Bob designed, and Alistair built, this amazing bee pavilion.
At left, the hive with the old roofshed -- the little roof helps keep the entrance dry and reduces moisture inside the hive, which seems to help keep the hive healthy in our wet winter climate. At right, the new bee pavilion, with room for 6 or more hives on the low stand, and a roof over all.

Here's a detail of the construction. The base of both stand and roof is concrete blocks; there's no foundation.
It's since been painted, and bee-friendly plants will be added around the stand. More pictures when the rain quits.

18 February 2013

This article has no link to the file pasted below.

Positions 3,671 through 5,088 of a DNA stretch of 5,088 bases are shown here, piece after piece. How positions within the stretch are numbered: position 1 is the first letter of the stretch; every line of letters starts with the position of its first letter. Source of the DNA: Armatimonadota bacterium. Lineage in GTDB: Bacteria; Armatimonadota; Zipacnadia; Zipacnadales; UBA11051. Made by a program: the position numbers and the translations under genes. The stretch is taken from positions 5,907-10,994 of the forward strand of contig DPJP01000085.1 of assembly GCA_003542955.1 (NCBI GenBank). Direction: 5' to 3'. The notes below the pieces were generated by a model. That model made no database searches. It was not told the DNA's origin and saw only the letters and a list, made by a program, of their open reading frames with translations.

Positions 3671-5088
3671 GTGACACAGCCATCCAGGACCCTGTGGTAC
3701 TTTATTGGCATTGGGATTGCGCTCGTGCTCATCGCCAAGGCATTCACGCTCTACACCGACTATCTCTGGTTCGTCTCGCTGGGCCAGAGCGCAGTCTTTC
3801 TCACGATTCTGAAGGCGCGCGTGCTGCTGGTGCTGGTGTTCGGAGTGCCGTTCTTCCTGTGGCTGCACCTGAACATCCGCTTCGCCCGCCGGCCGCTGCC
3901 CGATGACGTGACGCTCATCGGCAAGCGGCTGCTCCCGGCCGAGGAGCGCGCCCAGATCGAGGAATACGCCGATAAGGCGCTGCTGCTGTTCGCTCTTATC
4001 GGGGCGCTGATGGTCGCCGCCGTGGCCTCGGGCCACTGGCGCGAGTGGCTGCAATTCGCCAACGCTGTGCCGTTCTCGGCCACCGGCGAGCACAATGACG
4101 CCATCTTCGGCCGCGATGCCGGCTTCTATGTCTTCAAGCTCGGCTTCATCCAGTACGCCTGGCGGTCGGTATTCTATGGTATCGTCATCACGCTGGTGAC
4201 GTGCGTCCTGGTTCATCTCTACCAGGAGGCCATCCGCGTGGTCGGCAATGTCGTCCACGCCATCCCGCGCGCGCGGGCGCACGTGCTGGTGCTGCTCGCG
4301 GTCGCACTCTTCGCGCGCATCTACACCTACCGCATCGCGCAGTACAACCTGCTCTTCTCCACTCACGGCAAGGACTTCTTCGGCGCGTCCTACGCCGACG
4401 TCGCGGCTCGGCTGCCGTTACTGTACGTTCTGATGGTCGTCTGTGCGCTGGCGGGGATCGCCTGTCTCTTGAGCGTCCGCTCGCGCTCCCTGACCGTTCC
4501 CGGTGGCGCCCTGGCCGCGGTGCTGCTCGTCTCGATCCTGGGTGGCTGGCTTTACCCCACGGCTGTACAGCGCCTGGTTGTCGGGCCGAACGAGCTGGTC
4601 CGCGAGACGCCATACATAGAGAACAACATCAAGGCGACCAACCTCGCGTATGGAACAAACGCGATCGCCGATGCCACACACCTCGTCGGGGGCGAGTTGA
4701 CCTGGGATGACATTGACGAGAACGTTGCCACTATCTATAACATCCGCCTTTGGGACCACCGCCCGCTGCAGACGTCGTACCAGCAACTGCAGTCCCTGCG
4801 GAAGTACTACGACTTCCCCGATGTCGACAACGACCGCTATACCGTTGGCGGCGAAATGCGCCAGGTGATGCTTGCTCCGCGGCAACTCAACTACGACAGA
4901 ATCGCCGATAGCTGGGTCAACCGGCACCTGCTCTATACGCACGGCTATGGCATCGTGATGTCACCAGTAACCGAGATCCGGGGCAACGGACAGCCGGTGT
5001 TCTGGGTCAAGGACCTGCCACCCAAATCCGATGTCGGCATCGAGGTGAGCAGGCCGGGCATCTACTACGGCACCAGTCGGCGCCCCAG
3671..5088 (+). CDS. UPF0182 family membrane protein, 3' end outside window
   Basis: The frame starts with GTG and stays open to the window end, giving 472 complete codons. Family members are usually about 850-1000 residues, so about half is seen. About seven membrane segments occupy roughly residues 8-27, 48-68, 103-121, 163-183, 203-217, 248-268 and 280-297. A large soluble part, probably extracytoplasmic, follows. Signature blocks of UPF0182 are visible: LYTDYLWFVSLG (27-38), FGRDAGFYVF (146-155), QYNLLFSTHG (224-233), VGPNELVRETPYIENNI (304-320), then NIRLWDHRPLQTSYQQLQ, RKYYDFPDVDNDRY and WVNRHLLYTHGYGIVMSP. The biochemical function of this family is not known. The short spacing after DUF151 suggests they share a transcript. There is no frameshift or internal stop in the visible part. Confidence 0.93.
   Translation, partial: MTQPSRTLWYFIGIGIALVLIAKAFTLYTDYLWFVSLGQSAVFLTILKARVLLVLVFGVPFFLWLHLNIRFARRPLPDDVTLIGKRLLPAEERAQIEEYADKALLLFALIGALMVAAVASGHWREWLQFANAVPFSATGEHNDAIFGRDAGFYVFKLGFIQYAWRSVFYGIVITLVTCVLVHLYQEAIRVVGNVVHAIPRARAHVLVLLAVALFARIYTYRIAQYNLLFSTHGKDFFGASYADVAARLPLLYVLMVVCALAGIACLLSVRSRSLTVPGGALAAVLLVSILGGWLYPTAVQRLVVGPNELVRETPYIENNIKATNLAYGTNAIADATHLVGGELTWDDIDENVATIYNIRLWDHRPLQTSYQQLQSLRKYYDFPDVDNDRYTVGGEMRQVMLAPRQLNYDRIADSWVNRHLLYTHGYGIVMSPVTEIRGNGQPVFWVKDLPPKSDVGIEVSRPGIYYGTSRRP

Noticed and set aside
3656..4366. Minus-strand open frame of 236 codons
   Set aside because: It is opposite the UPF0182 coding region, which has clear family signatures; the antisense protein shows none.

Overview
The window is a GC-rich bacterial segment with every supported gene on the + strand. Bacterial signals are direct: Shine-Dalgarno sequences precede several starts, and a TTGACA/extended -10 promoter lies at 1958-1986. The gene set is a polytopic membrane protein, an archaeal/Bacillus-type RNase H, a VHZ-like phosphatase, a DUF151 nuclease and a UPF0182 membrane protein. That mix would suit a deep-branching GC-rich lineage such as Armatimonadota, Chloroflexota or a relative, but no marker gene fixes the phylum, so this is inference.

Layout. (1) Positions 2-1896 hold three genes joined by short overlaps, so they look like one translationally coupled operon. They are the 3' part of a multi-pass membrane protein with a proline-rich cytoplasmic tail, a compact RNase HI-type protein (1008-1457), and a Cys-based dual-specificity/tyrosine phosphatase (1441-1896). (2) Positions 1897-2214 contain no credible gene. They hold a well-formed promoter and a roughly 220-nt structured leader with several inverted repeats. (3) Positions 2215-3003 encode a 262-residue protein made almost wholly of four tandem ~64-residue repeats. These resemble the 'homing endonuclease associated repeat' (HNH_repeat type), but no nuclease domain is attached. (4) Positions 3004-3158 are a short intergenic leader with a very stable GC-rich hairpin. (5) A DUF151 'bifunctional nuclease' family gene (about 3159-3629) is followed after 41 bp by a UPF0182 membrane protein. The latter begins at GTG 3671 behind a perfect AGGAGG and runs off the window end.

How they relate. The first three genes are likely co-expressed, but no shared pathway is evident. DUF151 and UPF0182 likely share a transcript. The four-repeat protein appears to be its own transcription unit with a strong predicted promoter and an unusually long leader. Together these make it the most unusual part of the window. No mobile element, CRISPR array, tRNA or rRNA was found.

Daniel Thomas Snyder, 1961 - 2013

Daniel died February 4, two months short of his 52nd birthday, at home after a long illness. I found this scrap or draft of a poem in a packet of letters he wrote from Berlin in the mid-90s.

A Song for Central Europe

29 January 2013

Darwin, God, Chance

"...what Darwin had done was to relieve God of the awful burden of making the world: of shaping every leaf and snail shell, squeezing out every litter of kittens and every pupating butterfly, building every snowstorm; relieved him both of the labor and the guilt. He had chosen an assistant to do that work, and the assistant was Chance."
John Crowley, Endless Things